Higher pay not enough to get teachers for troubled schools

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To attract and retain teachers in hard-to-staff schools, districts need to do a better job of matching teachers to schools and providing adequate support and training, as well as financial incentives, according to teachers from Illinois and two other states.

These are some of the suggestions teachers made in a survey by Learning Point Associates, a nonprofit education research organization that asked teachers what it would take to hire and keep high-quality teachers in the neediest schools. Until now, none of the research on teacher recruitment and retention included the views of classroom teachers, says the organization.

From focus groups and a survey of 130 teachers in Ohio, Wisconsin and Illinois, researchers found that teachers favored:

  • Online recruiting. Teachers say online questionnaires would serve as a screening tool, allowing teachers and schools to find the best fit by addressing basic issues such as pedagogy, educational philosophy and classroom environment. If used before face-to-face interviews, online questionnaires could help cut turnover by giving teachers a safe way to honestly discuss their expectations and by letting them share information that is not usually asked during the recruiting process.
    A district-wide online recruiting tool could shorten the hiring process by eliminating the need for teachers to submit multiple applications to different departments. A study conducted by the New Teacher Project, a New York-based nonprofit group, found that hard-to-staff schools receive five to seven applications for each available teaching position, but don’t make timely job offers and lose qualified teachers to districts that recruit earlier.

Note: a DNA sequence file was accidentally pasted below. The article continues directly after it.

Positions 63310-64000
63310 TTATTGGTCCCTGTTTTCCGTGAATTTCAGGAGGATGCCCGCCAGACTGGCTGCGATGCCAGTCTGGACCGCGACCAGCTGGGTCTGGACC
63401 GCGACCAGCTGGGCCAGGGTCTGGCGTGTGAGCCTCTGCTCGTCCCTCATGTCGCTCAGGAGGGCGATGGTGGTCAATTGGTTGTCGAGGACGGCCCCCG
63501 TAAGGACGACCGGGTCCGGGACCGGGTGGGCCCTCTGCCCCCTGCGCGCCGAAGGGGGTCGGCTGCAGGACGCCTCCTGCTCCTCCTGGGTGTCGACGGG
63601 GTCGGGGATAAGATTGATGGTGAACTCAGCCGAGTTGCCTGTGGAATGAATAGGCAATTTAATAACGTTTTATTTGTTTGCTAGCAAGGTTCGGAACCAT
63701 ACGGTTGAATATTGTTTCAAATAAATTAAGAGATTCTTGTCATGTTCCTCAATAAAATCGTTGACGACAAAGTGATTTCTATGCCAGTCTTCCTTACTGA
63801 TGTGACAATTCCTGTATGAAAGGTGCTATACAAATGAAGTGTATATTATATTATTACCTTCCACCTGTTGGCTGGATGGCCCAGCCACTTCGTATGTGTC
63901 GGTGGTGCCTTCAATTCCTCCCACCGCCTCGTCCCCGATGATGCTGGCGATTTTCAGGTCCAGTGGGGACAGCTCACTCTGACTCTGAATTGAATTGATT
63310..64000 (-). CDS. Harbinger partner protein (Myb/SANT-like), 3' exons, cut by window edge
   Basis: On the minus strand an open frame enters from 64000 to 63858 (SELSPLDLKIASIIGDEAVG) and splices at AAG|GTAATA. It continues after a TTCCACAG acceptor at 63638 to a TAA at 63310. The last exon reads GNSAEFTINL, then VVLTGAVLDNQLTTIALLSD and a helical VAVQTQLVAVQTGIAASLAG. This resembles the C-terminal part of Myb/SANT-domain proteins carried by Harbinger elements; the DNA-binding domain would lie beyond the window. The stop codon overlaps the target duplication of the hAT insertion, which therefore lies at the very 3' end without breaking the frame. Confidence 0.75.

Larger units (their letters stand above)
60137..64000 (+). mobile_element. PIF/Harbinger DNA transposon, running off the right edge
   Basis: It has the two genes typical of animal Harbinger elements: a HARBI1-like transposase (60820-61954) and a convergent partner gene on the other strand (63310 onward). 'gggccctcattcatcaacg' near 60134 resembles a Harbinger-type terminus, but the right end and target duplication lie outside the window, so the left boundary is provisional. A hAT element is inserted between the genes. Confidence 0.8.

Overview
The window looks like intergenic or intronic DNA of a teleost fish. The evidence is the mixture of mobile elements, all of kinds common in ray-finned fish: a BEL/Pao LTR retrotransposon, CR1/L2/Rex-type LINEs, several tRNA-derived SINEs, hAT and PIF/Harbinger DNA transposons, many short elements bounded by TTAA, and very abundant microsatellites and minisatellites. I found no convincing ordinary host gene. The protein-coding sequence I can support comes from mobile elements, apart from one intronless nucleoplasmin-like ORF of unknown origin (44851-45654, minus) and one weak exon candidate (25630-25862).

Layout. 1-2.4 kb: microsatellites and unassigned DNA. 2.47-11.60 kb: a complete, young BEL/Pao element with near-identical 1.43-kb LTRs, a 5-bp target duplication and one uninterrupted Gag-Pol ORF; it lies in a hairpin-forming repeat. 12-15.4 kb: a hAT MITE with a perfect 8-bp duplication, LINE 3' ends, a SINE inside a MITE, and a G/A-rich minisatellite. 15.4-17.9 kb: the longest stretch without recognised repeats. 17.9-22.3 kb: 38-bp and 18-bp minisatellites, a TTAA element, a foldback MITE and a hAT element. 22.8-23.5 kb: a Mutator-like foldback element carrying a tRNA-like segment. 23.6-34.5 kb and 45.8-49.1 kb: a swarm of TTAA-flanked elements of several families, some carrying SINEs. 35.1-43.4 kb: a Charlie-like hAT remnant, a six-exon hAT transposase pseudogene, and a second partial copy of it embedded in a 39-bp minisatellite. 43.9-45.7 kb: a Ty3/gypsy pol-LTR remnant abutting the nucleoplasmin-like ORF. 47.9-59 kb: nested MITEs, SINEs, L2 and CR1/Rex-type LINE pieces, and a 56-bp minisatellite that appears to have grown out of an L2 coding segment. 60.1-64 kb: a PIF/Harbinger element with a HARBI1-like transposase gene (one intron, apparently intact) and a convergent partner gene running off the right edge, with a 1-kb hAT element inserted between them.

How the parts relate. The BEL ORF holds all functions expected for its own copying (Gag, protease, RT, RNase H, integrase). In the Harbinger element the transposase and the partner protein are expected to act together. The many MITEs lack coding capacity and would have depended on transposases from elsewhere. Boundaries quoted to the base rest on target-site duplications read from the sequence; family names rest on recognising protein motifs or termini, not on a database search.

• Better support, more authority. Teachers say they are attracted to schools that have strong, supportive principals and an environment that allows them to make important strategic decisions about their schools.
  • Mentoring, training. Teachers said extensive mentoring and training tailored to their individual needs would help them do their job, and are critical to their success and satisfaction in the classroom.
  • Financial incentives. Overall, teachers say that they are poorly paid and favor salary increases as well as bonuses. They also suggest other financial incentives, including free tuition for graduate school, student loan forgiveness, increased pension contributions with immediate vesting and reduced tuition for their children at state colleges and universities. Only a few teachers who participated in the focus groups supported the controversial idea of pay-for-performance.

With the exception of performance pay, a Chicago Teachers Union representative says the survey’s results reflect what CPS teachers say they want.

Researchers “got this from the horse’s mouth,” says Connie Fitch-Blanks, who oversees special projects and training in the union’s Quest Center. “However, I am surprised that teachers didn’t mention strong parent involvement. We hear this from our teachers all the time. That is the only element that appears to be missing.”

“Most of these are great ideas,” says Amanda Rivera, CPS director of the CPS Teachers Academy, which provides training and support to teachers. “Do teachers want extensive mentoring? Yes. Training, mentoring and professional development? Yes. Shared leadership and strong leadership? Yes. We are working on all of these now.”

To contact Debra Williams, call (312) 673-3873 or e-mail williams@catalyst-chicago.org